Lotteries in the United States

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In the United States, lotteries are run by 47 jurisdictions: 44 states plus the District of Columbia, Puerto Rico, and the U.S. Virgin Islands.

Lotteries are subject to the laws of and operated independently by each jurisdiction, and there is no national lottery organization. However, consortiums of state lotteries jointly organize games spanning larger geographical footprints, which in turn, carry larger jackpots. Two major lottery games, Mega Millions and Powerball, are both offered in nearly all jurisdictions that operate lotteries, and serve as de facto national lotteries.

History[edit]

Gambling as a generalization has roots in the United States and other English colonies as far back as the 1600s.[1] Not every colony allowed gambling, however. The Massachusetts Bay Colony, for example, did not allow cards, dice or gaming tables, even in private residences.[1] In most colonies however, gambling was seen as a harmless distraction as long as it was played in a gentlemanly manner.[1]

The acceptance of gambling in the colonies was fairly short-lived by English investors because it was seen as a sign of laziness and as a vice.[1] The investors saw gambling as a root cause of the colonies' inability to sustain themselves.[1]

Lotteries were used not only as a form of entertainment but as a source of revenue to help fund the colonies. The financiers of Jamestown, Virginia, for instance, funded lotteries to raise money to support their colony.[1] These lotteries were quite sophisticated for the time period and even included instant winners.[1] Not long after, each of the 13 original colonies established a lottery system to raise revenue.[1]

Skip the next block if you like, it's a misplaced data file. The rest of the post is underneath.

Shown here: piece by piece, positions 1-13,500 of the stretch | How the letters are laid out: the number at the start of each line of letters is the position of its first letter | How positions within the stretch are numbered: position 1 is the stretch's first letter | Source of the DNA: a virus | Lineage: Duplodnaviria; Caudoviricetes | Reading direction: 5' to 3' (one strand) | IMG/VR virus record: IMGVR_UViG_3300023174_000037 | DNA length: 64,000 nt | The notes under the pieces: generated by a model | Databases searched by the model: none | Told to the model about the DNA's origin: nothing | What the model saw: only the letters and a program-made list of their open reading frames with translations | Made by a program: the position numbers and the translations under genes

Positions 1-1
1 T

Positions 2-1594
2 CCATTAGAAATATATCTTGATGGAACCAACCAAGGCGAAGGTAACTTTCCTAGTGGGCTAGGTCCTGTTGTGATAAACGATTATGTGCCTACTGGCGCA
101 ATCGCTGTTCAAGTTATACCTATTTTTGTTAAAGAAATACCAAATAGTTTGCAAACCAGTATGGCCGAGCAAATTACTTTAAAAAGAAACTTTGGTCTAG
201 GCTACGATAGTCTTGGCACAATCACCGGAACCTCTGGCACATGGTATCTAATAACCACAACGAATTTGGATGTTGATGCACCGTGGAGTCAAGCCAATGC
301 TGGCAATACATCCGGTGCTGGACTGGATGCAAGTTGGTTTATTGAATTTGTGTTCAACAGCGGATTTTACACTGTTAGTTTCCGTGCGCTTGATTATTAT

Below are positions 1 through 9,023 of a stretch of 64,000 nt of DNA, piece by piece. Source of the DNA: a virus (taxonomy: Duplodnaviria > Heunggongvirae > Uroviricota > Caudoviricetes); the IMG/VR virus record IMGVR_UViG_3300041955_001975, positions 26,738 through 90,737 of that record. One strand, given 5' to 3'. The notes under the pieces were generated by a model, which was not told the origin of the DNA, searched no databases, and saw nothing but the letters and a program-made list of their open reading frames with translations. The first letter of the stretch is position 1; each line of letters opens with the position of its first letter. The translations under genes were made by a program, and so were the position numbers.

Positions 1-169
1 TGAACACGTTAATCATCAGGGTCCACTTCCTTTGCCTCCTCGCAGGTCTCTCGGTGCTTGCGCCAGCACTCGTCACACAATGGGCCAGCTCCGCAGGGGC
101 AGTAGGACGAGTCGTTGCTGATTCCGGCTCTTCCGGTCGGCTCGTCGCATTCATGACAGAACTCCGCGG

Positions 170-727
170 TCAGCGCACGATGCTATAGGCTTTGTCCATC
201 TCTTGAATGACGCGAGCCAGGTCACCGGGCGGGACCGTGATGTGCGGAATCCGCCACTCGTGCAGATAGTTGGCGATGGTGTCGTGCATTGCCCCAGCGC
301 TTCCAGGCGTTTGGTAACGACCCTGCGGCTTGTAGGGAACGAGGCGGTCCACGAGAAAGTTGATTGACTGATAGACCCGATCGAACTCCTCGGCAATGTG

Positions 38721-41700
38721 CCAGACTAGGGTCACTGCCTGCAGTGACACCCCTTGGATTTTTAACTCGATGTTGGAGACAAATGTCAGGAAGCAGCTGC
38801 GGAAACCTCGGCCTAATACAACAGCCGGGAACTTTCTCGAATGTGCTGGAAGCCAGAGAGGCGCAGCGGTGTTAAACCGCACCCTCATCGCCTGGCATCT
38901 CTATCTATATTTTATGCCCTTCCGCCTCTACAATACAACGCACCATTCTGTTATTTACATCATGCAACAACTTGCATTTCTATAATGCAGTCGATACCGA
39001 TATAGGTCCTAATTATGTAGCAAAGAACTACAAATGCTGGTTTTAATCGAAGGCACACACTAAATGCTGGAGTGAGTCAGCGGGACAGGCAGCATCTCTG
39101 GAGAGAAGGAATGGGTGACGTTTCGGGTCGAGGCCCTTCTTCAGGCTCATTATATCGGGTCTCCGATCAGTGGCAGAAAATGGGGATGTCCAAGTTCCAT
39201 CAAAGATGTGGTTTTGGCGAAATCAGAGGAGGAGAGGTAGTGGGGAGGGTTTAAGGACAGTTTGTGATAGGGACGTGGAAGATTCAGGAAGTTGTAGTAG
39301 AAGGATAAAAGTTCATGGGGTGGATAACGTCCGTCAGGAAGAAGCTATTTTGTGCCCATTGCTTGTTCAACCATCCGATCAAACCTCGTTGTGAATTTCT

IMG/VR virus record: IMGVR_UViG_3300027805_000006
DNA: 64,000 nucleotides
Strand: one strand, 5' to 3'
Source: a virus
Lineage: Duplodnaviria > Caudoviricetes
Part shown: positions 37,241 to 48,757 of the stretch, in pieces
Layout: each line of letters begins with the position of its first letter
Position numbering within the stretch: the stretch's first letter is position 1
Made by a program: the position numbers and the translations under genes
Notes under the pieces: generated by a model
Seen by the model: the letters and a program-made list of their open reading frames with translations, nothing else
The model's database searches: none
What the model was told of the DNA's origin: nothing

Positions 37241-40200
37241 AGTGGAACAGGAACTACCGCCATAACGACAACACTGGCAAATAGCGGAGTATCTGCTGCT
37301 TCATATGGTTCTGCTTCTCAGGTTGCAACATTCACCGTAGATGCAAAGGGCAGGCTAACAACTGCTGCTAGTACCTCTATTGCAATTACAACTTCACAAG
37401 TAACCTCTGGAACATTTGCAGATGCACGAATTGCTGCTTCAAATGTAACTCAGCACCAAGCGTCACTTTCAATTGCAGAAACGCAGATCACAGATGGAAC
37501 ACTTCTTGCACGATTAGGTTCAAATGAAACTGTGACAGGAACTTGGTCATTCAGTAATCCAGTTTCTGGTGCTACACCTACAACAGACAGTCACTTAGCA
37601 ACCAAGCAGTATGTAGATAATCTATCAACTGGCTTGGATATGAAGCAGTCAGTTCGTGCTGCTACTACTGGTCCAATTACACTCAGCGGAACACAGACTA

In early American history, legislators commonly authorized lotteries to fund schools, roads, bridges, and other public works.[2] Evangelical reformers in the 1830s began denouncing lotteries on moral grounds and petitioned legislatures and constitutional conventions to ban them.[3] Recurring lottery scandals and a general backlash against legislative corruption following the Panic of 1837 also contributed to anti-lottery sentiments.[3] From 1844 to 1859 alone, 10 new state constitutions contained lottery bans.[3] By 1890, lotteries were prohibited in every state except Delaware and Louisiana.[4]

Early lotteries[edit]